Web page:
Conclusion: I have been seeking out versions of this top for months, knowing I wanted to make not one but several of these. I love the finished ones I've seen, especially all the print versions and the dress hacks out there.

After a while, I realized why I was immediately drawn to this pattern. It strongly resembles the gently squared necklines of two of my favorite dresses, both worn for royal weddings: 1) Mette-Marit, Crown Princess of Norway's dress designed by Ove Harder Finseth, and 2) Lady Sarah Chatto's dress by Jasper Conran. The Adrienne blouse only ups that wow factor by adding a much fuller and gathered sleeve. I already have a lush ivory knit in mind for a winter-white knit version.

Ove Harder Finseth design

Design by Jasper Conran

Thursday, December 17, 2020

Attempted Make-under - Assembly Line Cuff Top

Well, I did attempt to recreate The Assembly Line Cuff Top on my own using images from the internet and a self-drafted pattern (see below.) I created my pattern by using their measured diagram of the top and my actual measurements. I used some of my stashed white eyelet fabric since I have so much of it. 

However, not being sure that I got the amount of ease right and not knowing exactly how they applied the elastic to the sleeves kept me from completing it. I really didn't want to be disappointed in another sad quarantine make. 

So, that led me to treat myself in the end. I had received $30 as a "tip" for watching a friend's dog for the weekend (It was my pleasure, really!) Even though I couldn't believe I was paying that much for such a simple pattern, I went ahead and clicked Purchase. I am so glad I did!

As you can see, I did pretty well. My attempt at the pattern ended up very close to the real thing except that the size corresponded to size XS-S in the Cuff Top while TAL had my measurements match up with their Large size.

Pattern: The Assembly Line Cuff Top (2018)

Pattern Description: Loose-fit top with boatneck, center seam detail, and cut-on sleeves with gathered cuffs.

Pattern Sizing: Available in two size ranges: XS-L and XL-4XL. I cut a Large that matched my bust measurement resulting in finished garment ease of 8."

Did it look like the photo/drawing on the pattern envelope once you were done sewing with it?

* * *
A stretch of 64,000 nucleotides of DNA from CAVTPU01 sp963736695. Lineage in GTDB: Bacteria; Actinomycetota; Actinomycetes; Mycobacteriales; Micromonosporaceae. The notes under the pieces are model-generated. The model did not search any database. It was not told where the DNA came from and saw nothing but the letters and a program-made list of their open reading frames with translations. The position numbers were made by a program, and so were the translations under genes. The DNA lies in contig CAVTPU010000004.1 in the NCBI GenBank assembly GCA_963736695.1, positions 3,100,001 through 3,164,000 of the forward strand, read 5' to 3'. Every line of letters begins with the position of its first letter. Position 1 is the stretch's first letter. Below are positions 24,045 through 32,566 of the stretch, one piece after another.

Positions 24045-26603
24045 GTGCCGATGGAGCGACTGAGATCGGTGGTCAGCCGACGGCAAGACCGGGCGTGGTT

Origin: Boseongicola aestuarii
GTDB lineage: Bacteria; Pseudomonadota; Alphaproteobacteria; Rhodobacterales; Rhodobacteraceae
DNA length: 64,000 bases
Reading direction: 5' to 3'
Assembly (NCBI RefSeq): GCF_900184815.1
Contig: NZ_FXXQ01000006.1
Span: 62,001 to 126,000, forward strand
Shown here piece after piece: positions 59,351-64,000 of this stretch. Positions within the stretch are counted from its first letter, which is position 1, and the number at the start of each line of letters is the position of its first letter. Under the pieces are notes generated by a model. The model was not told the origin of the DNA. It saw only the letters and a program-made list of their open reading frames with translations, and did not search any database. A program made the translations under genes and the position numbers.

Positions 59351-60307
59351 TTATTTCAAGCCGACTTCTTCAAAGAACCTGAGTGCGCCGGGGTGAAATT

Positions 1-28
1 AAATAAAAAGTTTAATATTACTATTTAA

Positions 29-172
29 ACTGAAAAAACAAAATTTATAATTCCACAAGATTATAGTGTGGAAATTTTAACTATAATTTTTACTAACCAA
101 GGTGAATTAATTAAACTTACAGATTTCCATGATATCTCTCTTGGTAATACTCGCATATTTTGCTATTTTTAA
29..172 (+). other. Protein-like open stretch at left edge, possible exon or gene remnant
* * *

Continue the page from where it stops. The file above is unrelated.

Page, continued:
Exactly the same.

Were the instructions easy to follow? Extremely easy! As simple as can be.

What did you particularly like or dislike about the pattern? I loved the instruction booklet! Great detailed instructions in a clever and simple design.

Fabric Used: Premium quilt cotton yarn dye chambray (100% cotton) from Joann Fabrics, Dritz 2" Soft Waistband Elastic, Gutermann 100% polyester thread in Iris #900.

Pattern alterations or any design changes you made: This was the first time I've ever used a 1 cm seam allowance. As an American, it always sounded too small to me, but it's essentially 3/8." 

The instructions suggest finishing all seams with an overlocker or a zig-zag stitch.  The shoulder, center front, and center back seams were flat-felled, which added style and detail.

When it came to the sleeves, the elastic insertion instructions in the booklet were lacking. I found it much easier following instructions for an elastic waistband like this Craftsy tutorial. You have control over the gathers this way.

That same detail in my eyelet version.

Would you sew it again? Would you recommend it to others? Yes, I will definitely make even more of these. It's a simple pattern, but it has style. It is very versatile, looking completely different in all types of fabrics, from flat quilting cottons to drapey silks.

Conclusion: After wearing both versions I have decided that I want something slightly smaller than my official TAL version (with 8" of wearing ease) but larger than my faux version. I think I will make all others in size M for less wearing ease and a narrower neck opening.

Affixed with my label.

Sunday, December 13, 2020

Asymmetrically Draped Tartan Skirt - Vogue 7607